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Monday, September 18, 2017
Ana's time is a coming
Charlie Morris Heads to Prison
By Alex Denis |
Posted: Tue 10:13 PM, Aug 11, 2009
Newschannel 7’s Alex Denis says, "Former Sheriff Charlie Morris faced a maximum sentence of 85 years in federal prison for his crimes. In court Tuesday morning he was sentenced to nearly six years behind bars."
"I accept the sentence imposed upon me today and I make no excuses for my behavior whatsoever. I just wanted to say I'm sorry to the people of Okaloosa County," says former sheriff Charlie Morris.
Standing on the Federal Court House steps with tears in his eyes, Charlie Morris accepted responsibility for his creation of a kick-back scheme that stole taxpayer's money and apologized for hurting the people of Okaloosa County.
In a packed courtroom Tuesday morning judge Lacey Collier listened to a similar apology then had some comments of his own.
Before handing out Morris' sentence judge Collier said Morris had tarnished the badge of every law enforcement officer in the area and for that he must bear the responsibility.
Morris was sentenced to 5 years and 11 months behind bars- the maximum sentence of the recommend guideline noted in the sentencing report.
"Mr. Morris is satisfied. It's a fair sentence," says Morris’ attorney Joe Hammons.
Morris was also ordered to pay $212,000 in restitution to the Okaloosa County Board of County Commissioners and forfeit $194,000 in property.
Prosecutor Randy Hensel says he is happy with Morris' punishment and hopes it helps re-build the public's faith in the Okaloosa County Sheriff's Office.
"I hope this case and the prosecution helps restore in the citizens of Okaloosa county respect and faith in law enforcement and I hope this is not a reflection by the public on the good work of the road deputies and the men and women of the Okaloosa County Sheriff's Department," says Hensel.
Before leaving the courtroom, Morris' wife Barbara, his pastor and other friends and family members sat quietly as Morris read a written statement thanking the federal agents who investigated the case saying:
"There is no doubt that they saved me from a fast track to self destruction. I am convinced that when I come out on the other side of this tragedy, I will be a better man, husband, son, brother, father, grandfather and friend to everyone with whom I am blessed to share what remains of my life."
In the mean time Morris says he takes full responsibility for his actions.
"I want to apologize and say I'm sorry to the good people of Okaloosa County and to the former employees of the Okaloosa County Sheriff's Office. I made some abomination decisions in which I take full responsibility."
The court has order Morris to turn himself in September 28th to begin serving his sentence.
Morris' assistant Teresa Adams will be sentenced August 25th.
Kickback Scheme: Florida Sheriff Indicted For Allegedly Doling Out Bonuses Then Stealing the Money
·By MEGAN CHUCHMACH
April 27, 2009The allegations sound like they could be pointing to the latest Wall St. scandal: bonuses, a trip to Las Vegas and illegal financial transactions. But, instead, the charges surround a county sheriff in small-town Florida, who is to be arraigned this morning on counts of federal conspiracy, theft and money laundering.
Okaloosa County Sheriff Charles "Charlie" Morris, 59, and his former administrative director, Teresa Adams, 50, are alleged to have run a kickback scheme in which they gave fictitious bonuses to sheriff's department employees, who were then directed to return some or all of the bonus money to them via cash or cashier's check. The employees were reportedly told the money would be given to charity.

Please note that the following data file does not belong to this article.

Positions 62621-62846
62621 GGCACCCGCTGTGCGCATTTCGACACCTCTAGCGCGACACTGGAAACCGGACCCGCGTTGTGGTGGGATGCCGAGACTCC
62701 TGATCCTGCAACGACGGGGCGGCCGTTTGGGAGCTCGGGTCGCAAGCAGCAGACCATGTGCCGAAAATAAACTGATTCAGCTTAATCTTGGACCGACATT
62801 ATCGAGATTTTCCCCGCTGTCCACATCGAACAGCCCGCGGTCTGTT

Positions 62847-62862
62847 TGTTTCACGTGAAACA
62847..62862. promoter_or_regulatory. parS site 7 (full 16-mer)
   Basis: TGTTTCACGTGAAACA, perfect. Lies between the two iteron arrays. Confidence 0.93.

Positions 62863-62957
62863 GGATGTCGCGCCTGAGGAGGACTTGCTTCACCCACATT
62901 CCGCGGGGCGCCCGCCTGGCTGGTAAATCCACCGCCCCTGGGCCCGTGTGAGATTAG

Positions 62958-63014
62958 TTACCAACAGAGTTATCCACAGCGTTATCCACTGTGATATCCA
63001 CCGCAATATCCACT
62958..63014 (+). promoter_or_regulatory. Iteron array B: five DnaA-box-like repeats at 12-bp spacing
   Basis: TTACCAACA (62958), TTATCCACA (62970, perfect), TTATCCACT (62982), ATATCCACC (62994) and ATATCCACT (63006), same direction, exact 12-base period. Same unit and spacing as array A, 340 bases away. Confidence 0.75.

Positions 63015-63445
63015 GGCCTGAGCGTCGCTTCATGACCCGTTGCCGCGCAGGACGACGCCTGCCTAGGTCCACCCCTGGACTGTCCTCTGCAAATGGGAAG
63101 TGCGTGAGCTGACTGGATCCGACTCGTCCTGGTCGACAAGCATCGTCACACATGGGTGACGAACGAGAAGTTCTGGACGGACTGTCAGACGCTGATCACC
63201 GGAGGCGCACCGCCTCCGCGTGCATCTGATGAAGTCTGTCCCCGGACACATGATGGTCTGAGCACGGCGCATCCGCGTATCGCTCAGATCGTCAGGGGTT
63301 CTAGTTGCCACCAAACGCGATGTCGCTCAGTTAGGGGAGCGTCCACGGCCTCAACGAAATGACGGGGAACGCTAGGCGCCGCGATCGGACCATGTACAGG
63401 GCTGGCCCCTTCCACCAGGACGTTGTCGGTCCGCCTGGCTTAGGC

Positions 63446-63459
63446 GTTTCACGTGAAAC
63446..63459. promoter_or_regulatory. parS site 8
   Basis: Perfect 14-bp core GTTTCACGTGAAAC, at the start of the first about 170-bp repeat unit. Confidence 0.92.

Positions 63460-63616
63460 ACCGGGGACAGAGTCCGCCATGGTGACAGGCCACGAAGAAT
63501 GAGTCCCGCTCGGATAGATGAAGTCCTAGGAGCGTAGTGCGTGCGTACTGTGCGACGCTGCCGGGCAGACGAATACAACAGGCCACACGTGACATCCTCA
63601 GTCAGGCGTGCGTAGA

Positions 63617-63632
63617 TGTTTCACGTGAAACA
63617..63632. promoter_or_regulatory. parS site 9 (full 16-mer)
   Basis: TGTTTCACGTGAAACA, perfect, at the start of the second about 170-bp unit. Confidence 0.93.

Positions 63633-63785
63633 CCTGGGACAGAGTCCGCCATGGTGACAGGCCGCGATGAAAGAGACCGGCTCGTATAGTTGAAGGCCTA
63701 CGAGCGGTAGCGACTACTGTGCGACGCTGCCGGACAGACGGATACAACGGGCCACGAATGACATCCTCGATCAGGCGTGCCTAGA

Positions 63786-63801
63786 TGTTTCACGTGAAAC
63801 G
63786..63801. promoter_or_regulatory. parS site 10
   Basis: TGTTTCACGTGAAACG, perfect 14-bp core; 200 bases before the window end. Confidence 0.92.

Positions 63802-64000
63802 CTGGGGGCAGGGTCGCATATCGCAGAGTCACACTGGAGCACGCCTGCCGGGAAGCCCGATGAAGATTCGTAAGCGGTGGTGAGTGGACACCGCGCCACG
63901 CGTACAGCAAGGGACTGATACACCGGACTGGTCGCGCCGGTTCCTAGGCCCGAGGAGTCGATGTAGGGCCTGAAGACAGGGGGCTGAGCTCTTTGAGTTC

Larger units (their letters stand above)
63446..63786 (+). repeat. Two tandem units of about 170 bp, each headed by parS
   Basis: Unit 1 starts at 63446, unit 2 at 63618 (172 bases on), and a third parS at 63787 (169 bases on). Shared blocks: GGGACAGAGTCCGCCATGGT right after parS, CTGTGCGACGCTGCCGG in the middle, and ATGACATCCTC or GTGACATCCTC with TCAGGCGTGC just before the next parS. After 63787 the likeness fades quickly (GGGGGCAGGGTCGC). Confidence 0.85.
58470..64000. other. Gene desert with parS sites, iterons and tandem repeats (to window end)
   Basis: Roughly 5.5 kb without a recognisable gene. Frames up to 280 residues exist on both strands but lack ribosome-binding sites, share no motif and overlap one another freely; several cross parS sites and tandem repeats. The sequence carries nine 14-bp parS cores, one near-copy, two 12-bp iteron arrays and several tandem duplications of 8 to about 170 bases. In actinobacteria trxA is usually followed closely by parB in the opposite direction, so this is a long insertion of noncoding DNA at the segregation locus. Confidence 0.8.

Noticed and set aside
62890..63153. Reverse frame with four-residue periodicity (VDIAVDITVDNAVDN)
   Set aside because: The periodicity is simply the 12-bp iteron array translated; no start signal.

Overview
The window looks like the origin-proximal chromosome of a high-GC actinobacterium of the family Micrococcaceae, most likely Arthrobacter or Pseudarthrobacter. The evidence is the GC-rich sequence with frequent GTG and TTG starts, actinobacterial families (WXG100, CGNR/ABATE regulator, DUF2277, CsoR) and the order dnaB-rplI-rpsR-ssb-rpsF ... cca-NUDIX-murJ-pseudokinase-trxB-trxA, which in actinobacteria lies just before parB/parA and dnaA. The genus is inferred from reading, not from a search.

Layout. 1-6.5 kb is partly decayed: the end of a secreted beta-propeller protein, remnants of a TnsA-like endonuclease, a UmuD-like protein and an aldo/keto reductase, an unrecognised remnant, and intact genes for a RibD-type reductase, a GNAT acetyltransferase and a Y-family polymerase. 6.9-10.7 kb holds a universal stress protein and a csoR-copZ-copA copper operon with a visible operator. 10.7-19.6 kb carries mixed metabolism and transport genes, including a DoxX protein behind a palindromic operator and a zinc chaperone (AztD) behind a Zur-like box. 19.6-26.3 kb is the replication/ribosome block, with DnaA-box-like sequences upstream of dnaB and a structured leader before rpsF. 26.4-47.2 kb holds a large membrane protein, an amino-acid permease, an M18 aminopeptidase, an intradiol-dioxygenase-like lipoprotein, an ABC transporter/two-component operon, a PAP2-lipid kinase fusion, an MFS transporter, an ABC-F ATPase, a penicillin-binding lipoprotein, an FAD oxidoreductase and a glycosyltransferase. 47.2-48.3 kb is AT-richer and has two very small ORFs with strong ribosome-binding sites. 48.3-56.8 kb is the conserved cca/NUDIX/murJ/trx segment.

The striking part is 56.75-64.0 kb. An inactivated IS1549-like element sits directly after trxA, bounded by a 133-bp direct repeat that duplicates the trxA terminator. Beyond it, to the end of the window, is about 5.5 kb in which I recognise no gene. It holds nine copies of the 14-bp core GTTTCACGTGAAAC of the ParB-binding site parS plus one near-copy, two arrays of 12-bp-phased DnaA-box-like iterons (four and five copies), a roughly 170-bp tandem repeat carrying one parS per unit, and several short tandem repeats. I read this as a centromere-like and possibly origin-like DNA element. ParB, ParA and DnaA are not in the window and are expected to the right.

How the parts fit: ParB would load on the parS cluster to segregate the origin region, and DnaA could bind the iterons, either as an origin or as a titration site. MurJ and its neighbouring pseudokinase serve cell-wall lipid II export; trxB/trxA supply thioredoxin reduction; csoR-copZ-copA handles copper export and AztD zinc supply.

But a joint investigation by the FBI and IRS alleges that after the sheriff handed out $194,002 in bonuses, $115,500 was returned in kickbacks.
Morris and Adams gave bonuses to 15 employees ranging from $3000 to $15,000, with kickbacks ranging from $1000 to $12,000, according to the federal indictment federal indictment returned by a grand jury.
"It was further part of this conspiracy that the accounting entries and payroll records… pertaining to the employees who received these illegal bonus payments with subsequent kickback payments were falsified so as to conceal from auditors' review the nature and degree of the kickbacks ultimately received" by the sheriff, according to the indictment.
Morris and Adams were arrested Feb. 27 – she in Florida, while the sheriff was apprehended by federal agents during a trip to Las Vegas. A federal indictment was returned against them last week. They are expected to be arraigned on the charges this morning in federal court.
Florida Gov. Charlie Crist suspended Morris in February and appointed an interim sheriff while the case plays out.
The interim sheriff – Ed Spooner – told ABCNews.com that "a lot of innocent people were hurt" by what's happened.
"Here's the sheriff of the county… He's the president of the Florida Sheriffs Association, he's been in office for 12 years, just been re-elected," Spooner said. "There was no reason for an employee not in the investigative field to believe he did anything wrong. He just preyed on these people."
Florida Sheriff Gives Statement to ABC News Affiliate
Morris did not immediately return a call from ABCNews.com, but in a statement to ABC News affiliate WEAR-TV, he said, "The allegations against me are serious and I have retained counsel to represent me. I have cooperated with the government in its investigation and I look forward to a full and fair hearing on the charges. My attorneys have advised me not to answer any questions at this time, and I am following the advice of my lawyers."
Adams, who was fired after she was arrested, could not be reached for comment.
If convicted on all six counts, Morris and Adams could face 75 years in prisons and up to $1.25 million in fines.